February 17th, 2017
Mayo Clinic in the News is a weekly highlights summary of major media coverage. If you would like to be added to the weekly distribution list, send a note to Emily Blahnik with this subject line: SUBSCRIBE to Mayo Clinic in the News.
Twin Cities Public Television (Almanac)
Head of Mayo Clinic: John Noseworthy
Interview with Dr. John Noseworthy begins at 12:14. Almanac is hosted by Cathy Wurzer and Eric Eskola. Mary Lahammer contributes political reporting on a weekly basis.
Reach: Twin Cities Public Television's "Almanac" program is a Minnesota institution. It has occupied the 7 o'clock time slot on Friday nights for more than a quarter of a century. It is the longest-running prime time TV program ever in the region. "Almanac" is a time capsule, a program of record that details our region's history and culture during the past twenty five years. The hour-long mix of news, politics and culture is seen live statewide on the six stations of the Minnesota Public Television Association. Almanac was the first Minnesota TV show that virtually everyone in the state could watch together. The program's unusual format has been copied by numerous PBS stations around the country and it has led to Almanac being honored with the Corporation for Public Broadcasting's award for Best Public Affairs Program.
Post-Bulletin, Political Notebook: Noseworthy talked to White House officials about travel ban
Context: John Noseworthy, M.D. is Mayo Clinic President and CEO.
Mayo Clinic Doctors Demonstrate Dangers of Ice Fishing
Ice fishing may be a favorite pastime of many Minnesotans, but doctors say it can also be more dangerous than some realize. Mayo Clinic doctors aimed to demonstrate those dangers with the help of a mannequin they call Gus. Gus has been dinged, dented and generally doomed in a series of Mayo Clinic public education videos. Previous installments include Gus being hit by a driver who's texting, suffering a fireworks injury and receiving the Heimlich.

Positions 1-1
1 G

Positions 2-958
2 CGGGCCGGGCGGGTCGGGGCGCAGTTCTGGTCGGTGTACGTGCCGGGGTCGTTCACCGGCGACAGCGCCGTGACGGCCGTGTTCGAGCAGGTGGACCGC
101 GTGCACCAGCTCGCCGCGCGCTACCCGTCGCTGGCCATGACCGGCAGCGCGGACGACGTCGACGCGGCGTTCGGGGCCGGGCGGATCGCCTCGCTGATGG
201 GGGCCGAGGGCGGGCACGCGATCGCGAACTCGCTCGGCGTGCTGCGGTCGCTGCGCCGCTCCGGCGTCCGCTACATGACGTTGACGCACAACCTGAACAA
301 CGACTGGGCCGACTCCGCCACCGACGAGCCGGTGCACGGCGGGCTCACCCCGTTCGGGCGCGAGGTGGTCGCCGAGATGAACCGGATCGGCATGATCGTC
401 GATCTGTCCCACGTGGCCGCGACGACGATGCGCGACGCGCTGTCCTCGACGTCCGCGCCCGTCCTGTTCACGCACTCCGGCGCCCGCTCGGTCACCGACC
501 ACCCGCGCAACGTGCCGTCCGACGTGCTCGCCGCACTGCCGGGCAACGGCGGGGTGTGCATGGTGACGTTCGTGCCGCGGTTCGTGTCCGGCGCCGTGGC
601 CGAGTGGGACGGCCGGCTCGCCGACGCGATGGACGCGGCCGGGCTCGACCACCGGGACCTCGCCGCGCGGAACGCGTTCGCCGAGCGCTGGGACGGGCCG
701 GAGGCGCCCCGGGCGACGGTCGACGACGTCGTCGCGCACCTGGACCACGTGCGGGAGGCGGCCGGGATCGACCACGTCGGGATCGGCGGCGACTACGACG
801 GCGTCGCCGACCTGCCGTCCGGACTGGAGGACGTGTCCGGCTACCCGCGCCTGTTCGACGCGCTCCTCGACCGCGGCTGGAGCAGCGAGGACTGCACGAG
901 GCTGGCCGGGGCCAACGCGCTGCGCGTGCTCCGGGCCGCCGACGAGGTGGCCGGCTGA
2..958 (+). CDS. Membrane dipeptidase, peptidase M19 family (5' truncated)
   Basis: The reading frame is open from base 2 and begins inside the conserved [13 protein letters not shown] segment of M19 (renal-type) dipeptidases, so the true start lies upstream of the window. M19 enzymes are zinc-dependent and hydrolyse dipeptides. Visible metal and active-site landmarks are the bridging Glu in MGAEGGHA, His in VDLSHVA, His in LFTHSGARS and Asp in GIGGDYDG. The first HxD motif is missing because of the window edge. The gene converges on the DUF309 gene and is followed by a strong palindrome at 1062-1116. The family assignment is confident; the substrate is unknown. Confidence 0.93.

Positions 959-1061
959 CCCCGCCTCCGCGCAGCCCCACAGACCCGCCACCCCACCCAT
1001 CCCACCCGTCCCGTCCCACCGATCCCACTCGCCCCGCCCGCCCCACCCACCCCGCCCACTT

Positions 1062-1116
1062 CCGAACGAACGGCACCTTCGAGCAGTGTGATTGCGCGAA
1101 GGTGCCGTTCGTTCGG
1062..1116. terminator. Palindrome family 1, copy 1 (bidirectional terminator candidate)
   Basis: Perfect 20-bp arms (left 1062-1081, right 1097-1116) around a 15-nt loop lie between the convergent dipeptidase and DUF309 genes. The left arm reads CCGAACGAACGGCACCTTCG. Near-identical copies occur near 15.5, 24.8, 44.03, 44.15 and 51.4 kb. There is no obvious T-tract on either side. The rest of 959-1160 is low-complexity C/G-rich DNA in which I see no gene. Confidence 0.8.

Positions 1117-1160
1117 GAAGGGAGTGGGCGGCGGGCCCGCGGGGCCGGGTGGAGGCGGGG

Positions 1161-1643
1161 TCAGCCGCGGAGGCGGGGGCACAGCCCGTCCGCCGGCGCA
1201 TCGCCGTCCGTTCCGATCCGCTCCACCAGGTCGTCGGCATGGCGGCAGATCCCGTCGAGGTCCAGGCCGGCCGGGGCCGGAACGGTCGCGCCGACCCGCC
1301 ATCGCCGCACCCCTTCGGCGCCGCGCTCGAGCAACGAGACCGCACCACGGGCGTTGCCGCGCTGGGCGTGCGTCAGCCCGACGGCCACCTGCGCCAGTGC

Reach: KSTP-TV is the ABC affiliate in Minneapolis that broadcasts on channel 5. KSTP-TV Online has more than 503,000 unique visitors each month. It is owned by Hubbard Broadcasting Inc., and is the only locally-owned and operated broadcasting company in the Twin Cities. KSTP-TV first broadcast in April 1948, and was the first television station to serve the upper Midwest.
La Crosse Tribune, Anglers beware: Ice fishing more perilous than traditional methods
KAAL, Mayo Clinic Doctors Demonstrate Dangers of Ice Fishing
Star Tribune, Mayo study finds hazards of ice fishing are many and varied
Context: Ice fishing might seem like a benign sport – for everyone except the fish. Sitting in a cozy shanty waiting for a bite, what could go wrong? A lot, Mayo Clinic surgeons have found. The ice fishing injuries they have chronicled seem more like a casualty list from an extreme sport: burns, broken bones, concussions and more. The findings are published in the American Journal of Emergency Medicine. The study team analyzed data on emergency department visits between 2009 and 2014 obtained from the National Electronic Injury Surveillance System ─ All Injury Program and found 85 patients hurt while ice fishing. There may be more cases than they could find; the database collects data on emergency room visits from a nationally representative sample of roughly 100 hospitals with six or more beds, and the researchers had to search case narratives to identify ice fishing injuries. More information on the study can be found on Mayo Clinic News Network.
Thousands run marathon to support breast cancer research
by Ashley Mitchem